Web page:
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Lenovo considering purchase

Palm is having a very hard time in the smartphone market both in the U.S. and abroad. The company is seeing its profits drop and its handsets are failing to sell in the numbers that the company and analysts expect. 

The poor sales of its handsets have led the company to step back and look at what it needs to do to ensure profitability and the survival of what was once one of the most popular brands in the industry. Palm is considering all options, including selling the company. Palm reportedly started looking for a buyer earlier this month. One of the early firms that were looking into acquiring Palm was rival smartphone maker HTC.

HTC has passed on the deal after looking at Palm's books. The most likely remaining candidate for the purchase is computer maker Lenovo. Lenovo has a line of handsets that it sells in its home Chinese market, but the Lenovo handset line has no foothold in the U.S. market.

Analyst Lu Chialin from Macquarie Securities in Taipei said, "A most suitable candidate will be a mainland Chinese company. They've got a lot more free cash and don't have the brand presence in the United States, so that will all give them that boost they need."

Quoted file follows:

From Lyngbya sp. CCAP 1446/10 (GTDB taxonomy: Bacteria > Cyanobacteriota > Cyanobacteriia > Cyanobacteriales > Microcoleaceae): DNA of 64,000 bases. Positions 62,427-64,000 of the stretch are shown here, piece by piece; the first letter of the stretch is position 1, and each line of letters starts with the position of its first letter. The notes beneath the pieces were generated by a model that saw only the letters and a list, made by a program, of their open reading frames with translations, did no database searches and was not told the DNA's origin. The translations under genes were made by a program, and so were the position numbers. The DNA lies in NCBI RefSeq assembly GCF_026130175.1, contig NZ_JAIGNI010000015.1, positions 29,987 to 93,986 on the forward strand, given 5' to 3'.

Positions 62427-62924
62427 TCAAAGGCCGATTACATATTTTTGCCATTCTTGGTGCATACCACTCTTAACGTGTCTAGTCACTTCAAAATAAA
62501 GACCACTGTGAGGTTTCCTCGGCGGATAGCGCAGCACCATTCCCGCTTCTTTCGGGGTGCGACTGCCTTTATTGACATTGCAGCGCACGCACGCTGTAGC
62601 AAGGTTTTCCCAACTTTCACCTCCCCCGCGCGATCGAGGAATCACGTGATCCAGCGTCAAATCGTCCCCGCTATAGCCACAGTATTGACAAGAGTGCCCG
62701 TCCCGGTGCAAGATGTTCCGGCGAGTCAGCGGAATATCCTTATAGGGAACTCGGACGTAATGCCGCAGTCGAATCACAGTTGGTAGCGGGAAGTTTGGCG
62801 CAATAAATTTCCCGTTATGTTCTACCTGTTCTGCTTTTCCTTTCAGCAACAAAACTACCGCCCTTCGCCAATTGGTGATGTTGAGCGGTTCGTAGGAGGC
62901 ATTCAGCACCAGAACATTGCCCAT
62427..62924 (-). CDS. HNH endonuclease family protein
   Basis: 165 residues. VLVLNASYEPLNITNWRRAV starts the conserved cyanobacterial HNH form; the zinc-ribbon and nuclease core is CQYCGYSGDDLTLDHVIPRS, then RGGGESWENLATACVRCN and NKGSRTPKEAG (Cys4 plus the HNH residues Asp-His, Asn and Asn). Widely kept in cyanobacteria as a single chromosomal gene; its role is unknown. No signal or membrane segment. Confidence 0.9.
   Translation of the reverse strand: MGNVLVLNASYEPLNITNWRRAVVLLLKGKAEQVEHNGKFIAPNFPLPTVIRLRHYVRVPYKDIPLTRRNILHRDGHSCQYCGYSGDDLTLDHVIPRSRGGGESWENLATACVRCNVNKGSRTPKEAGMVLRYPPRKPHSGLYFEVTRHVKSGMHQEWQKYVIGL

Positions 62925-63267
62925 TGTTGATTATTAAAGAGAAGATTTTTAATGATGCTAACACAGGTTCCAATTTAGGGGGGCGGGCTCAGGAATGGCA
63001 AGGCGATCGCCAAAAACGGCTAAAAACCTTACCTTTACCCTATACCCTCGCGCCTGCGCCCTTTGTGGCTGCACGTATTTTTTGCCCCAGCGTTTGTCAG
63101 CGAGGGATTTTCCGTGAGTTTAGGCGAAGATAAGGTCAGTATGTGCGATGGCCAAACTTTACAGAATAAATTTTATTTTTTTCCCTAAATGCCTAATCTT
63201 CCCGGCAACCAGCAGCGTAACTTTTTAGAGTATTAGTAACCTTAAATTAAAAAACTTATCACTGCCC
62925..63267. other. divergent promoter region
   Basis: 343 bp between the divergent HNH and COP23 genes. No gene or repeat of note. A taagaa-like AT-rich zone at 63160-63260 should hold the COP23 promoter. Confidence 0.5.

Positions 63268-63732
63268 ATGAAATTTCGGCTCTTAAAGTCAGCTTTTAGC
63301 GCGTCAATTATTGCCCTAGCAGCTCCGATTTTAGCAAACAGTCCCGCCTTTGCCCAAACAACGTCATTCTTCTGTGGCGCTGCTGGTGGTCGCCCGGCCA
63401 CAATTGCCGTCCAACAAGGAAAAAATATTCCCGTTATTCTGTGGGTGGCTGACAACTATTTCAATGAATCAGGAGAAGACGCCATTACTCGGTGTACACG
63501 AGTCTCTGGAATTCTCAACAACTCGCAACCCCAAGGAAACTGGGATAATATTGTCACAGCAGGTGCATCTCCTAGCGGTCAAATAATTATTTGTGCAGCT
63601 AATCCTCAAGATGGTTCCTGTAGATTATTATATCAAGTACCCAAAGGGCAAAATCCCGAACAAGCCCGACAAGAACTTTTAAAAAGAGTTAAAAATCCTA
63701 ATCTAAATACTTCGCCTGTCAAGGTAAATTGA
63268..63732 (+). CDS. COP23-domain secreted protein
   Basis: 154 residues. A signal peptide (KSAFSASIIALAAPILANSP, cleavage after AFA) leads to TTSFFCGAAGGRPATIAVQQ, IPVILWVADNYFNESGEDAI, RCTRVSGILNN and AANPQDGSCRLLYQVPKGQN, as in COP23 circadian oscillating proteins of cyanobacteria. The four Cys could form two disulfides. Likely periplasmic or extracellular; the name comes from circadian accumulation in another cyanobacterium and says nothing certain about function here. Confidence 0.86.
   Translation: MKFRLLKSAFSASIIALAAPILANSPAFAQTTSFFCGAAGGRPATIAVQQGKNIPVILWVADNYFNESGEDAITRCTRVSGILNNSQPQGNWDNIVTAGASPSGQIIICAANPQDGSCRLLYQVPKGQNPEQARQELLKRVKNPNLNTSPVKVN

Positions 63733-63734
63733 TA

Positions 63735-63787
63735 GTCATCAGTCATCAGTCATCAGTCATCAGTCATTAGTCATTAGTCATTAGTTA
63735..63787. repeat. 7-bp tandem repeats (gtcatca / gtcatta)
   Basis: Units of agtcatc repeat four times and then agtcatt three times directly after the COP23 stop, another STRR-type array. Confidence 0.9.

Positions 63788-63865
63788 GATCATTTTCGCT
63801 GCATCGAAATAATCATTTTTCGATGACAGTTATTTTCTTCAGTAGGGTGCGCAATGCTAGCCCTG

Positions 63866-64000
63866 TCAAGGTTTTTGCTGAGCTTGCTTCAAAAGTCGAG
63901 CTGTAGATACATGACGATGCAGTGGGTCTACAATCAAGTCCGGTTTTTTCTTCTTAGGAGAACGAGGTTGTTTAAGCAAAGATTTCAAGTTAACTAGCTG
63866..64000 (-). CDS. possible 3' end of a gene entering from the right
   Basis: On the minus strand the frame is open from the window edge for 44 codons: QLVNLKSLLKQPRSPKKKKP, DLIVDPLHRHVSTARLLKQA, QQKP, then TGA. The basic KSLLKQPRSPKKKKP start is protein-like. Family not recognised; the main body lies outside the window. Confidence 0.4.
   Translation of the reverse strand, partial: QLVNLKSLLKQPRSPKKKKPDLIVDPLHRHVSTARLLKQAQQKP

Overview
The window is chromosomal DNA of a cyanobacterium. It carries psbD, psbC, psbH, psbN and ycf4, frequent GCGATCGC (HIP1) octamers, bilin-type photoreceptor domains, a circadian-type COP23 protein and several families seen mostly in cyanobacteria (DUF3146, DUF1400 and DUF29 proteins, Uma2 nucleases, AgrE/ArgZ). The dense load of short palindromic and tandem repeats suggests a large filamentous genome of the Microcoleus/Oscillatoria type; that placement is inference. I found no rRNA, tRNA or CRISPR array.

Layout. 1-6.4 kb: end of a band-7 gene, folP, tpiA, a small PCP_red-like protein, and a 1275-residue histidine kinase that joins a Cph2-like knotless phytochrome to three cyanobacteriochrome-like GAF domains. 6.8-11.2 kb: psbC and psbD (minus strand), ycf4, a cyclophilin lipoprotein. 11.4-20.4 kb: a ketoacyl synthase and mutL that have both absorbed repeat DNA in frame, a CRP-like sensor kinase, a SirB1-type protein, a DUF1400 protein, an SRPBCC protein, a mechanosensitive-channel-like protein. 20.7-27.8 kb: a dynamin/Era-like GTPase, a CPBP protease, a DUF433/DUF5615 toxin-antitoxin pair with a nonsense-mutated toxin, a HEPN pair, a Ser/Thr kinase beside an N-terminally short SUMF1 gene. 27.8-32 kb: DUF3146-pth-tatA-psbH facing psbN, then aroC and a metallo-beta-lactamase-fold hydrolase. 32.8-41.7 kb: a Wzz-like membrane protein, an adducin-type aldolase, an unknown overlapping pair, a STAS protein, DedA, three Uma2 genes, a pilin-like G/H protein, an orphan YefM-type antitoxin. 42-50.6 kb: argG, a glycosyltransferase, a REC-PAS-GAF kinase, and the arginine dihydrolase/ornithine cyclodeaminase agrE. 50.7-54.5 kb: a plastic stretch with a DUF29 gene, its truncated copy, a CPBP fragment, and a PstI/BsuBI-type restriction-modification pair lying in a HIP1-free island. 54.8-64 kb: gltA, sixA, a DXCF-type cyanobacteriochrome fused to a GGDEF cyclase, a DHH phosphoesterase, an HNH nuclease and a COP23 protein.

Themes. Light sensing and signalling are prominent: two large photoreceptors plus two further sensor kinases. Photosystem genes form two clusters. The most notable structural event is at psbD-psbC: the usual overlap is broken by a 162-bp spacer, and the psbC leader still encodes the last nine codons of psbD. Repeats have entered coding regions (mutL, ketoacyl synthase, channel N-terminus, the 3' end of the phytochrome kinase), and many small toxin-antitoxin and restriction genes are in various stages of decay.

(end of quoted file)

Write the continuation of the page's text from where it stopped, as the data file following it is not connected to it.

Reuters reports that its sources in investment banking have confirmed that Lenovo is considering a bid for Palm, but offered no specifics. Lenovo has offered no official statements on its intent to make a bid for Palm, but its stock has risen on the rumor of purchase.

Lenovo is reported to have the cash on hand it would need to purchase Palm if it chooses – at the end of 2009, Lenovo had $2.4 billion in cash. Palm is reportedly looking for about $1.3 billion from suitors. While the possibility of an outright sale is on the table at Palm, the company also has other plans. One of the possibilities would be to license its webOS to other companies to use on their smartphones. 

Palm may also simply choose to continue as an independent company. 
Financial Times reports that Palm CEO Jon Rubinstein believes that Palm can continue and survive. Rubinstein says he is "bullish" on the long-term prospects of Palm. He stated, "I believe Palm can survive as an independent company. We have a plan that gets us to profitability."